Impressively, certainly moreso than Death, the production design and technical approach to the story are where much of the disquiet of Venice comes in. In particular, there’s an argument to be made that Venice itself is as much a character as any other. Venice is a city that rests upon canals, as well as open water, a place that the ocean will one day reclaim. If the cage Poirot sits in doesn’t communicate that he’s given up on going anywhere, consider that he’s moved to a city that’s at the mercy of construction and mother nature. Going further, the building, the palazzo, where the séance takes place at, is unkept and falling apart, a by-product of many factors explored in the film, most of which are tired to its history during World War I, a history which has given birth to a legend of children seeking vengeance on those who failed their commission to do no harm. Many of the shots within the palazzo are either angled (to continue a sense of anxiety) or in close-up (so that our focus is on the characters and their reactions to circumstance), and each one captures their location and its condition: maintained in some places, a leaky mess in the other. As shown in the marketing materials, a storm forms outside, creating a sense that the mystery Poirot seeks to solve may be washed away at any time, itself setting a different clock than the one the detective sets for the guests. Death comes for us all, Venice seems to say. Will you be ready?
So much of the success of the film comes down to the fact that there are several moments in which it’s clear that Branagh and Green, in their adaptation of the story, make sure to leave things for the audience to notice all while keeping much of the magic hidden. By signing up for a Poirot mystery, and this being the third film, there’s a certain rhythm to the structure — the opening, the introduction of the ensemble, the triggering event, the search, and the resolution — so there comes a point where, in order to stay ahead of the audience, you’ve got to give them a little something. When the script does, one can feel like the cat who caught the canary, making the audience feel like Poirot’s silent cohort. However, like always, even when the facts are before us, the assemblage of them is where the film gets exciting, and the delivery is made all the more impactful because (a) the film is focused on the emotions of the characters as much as the mystery, (b) Branagh has transformed Poirot into a person here, separate from the legend, and (c) the connective tissue is developed in such a way as to result in this feeling like a lightning strike.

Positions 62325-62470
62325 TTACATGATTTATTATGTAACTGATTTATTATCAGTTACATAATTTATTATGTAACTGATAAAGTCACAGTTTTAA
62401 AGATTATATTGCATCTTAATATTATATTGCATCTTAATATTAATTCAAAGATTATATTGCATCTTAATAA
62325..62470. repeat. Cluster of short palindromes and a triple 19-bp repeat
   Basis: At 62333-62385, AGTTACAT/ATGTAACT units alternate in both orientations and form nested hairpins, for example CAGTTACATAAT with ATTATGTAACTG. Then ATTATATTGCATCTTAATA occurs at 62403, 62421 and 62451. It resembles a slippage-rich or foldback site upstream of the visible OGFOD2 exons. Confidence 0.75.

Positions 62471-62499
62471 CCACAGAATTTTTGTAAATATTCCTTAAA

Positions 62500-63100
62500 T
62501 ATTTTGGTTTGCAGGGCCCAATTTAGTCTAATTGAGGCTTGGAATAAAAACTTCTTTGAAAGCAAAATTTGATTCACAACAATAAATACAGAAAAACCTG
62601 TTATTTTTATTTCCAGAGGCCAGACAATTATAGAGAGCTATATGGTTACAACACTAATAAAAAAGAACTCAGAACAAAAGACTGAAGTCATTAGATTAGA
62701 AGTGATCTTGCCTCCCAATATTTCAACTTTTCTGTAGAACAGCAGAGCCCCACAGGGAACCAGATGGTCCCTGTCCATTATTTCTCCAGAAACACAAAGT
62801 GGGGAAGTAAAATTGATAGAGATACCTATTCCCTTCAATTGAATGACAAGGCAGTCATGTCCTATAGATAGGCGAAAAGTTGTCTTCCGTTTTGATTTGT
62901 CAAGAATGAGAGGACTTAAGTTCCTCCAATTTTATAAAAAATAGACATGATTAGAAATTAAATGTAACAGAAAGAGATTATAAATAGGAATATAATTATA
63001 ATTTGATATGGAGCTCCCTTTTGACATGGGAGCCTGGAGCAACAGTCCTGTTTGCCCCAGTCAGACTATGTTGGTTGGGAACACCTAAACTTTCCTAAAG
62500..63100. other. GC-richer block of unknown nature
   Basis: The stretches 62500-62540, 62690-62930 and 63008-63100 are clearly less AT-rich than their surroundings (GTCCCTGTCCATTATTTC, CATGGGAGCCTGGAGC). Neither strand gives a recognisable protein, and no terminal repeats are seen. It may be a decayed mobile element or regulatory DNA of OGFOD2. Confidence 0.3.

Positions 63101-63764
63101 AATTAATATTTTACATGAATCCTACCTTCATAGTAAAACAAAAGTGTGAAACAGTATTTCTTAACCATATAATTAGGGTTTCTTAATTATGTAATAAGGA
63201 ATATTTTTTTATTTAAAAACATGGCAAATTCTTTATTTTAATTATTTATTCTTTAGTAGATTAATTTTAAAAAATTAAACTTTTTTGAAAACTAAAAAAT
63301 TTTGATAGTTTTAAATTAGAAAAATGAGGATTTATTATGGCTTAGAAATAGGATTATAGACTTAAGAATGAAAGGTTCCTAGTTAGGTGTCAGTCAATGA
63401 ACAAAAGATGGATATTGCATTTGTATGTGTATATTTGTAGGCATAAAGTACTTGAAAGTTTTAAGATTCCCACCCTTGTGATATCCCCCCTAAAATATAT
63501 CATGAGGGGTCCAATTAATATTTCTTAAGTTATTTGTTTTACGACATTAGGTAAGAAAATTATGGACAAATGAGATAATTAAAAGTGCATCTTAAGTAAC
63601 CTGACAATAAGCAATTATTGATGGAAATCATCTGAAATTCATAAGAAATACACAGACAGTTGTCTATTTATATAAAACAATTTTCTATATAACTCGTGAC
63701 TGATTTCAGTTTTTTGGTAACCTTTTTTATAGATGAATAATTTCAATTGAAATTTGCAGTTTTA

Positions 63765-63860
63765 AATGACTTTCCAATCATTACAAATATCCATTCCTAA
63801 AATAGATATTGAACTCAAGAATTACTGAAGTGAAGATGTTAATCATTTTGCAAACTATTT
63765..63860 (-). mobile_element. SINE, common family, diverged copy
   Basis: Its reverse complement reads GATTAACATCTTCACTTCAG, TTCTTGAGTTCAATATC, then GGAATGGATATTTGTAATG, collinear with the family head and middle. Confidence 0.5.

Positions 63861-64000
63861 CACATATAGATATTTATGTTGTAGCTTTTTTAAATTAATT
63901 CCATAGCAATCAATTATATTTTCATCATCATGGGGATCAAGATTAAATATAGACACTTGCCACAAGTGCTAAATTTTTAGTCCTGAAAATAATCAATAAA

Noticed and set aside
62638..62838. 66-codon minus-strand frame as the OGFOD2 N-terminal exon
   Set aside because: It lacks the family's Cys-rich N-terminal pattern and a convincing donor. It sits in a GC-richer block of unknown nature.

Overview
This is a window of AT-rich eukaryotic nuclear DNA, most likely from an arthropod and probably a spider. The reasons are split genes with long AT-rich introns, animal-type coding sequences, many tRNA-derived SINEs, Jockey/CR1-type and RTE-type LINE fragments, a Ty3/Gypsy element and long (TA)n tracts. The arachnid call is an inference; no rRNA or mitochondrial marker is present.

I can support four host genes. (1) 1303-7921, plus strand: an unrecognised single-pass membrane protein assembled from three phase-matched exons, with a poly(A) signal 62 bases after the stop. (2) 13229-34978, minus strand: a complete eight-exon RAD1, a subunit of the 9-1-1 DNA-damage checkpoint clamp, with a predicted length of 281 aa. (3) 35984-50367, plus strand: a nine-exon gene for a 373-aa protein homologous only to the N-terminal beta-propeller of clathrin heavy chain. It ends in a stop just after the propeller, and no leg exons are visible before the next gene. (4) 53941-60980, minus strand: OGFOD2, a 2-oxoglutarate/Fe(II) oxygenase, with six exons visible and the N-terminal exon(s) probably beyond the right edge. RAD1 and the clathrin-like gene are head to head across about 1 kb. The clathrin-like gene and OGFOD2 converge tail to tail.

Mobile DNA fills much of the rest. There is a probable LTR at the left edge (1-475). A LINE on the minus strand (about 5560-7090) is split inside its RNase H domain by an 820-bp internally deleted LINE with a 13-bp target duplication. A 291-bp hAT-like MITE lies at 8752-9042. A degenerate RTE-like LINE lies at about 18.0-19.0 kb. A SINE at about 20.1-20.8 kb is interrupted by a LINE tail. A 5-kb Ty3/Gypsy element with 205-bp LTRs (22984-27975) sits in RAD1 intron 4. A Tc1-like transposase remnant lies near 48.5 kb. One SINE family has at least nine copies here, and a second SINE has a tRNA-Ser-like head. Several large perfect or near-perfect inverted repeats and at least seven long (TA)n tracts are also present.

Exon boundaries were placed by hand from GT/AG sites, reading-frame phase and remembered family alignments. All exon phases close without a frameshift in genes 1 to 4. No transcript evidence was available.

As with the previous films, Venice is an ensemble piece and everyone gets a moment to shine. One’s may be smaller in size than another’s, but there’s no small parts here as, to be expected, each member of the cast plays a vital role in not just the murder mystery, but in the larger exploration of themes. Fans of Branagh’s Belfast (2021) will enjoy Jamie Dornan (Barb & Star Go to Vista Del Mar) and Jude Hill’s reunion as they, once more, play father and son, though their scenes together are brief, they are each up to the task of giving them impact. Camille Cottin (Soul; Stillwater) creates an unexpected emotional center to the film, while Kelly Reilly (Sherlock Holmes) convincingly conveys the elegance of an opera singer and the devastation of a mother’s loss. The surprises in the film come from Kyle Allen (The Map of Tiny Perfect Things), Emma Laird (From Life), and Ali Khan (6 Underground), each creating a grounding for the supernatural elements that run throughout. For her part, Yeoh (Everything Everywhere All at Once) is magnetic, presenting a character who can go toe-to-toe with Poirot without flinching, creating a sense of uncertainty for the audience regarding her authenticity — a necessity for a thriller of this type.
The main problem, if you will, is that the film may not play as easily on follow-up viewings. The thrills are there, the jump scares, the intrigue, but whereas modern mysteries like the Knives Out films or See How They Run (2022) (each one owing a great debt to Christie) possess elements that make repeat viewings just as delightful if not moreso, the dourness of Venice may preclude audiences from investing additional time. That said, A Haunting in Venice lives up to the title so well that those looking for some gentler horror may have found something to rotate in during spooky season.
In theaters September 15th, 2023.
For more information, head to the 20th Century Studio A Haunting in Venice webpage.
Final Score: 4 out of 5.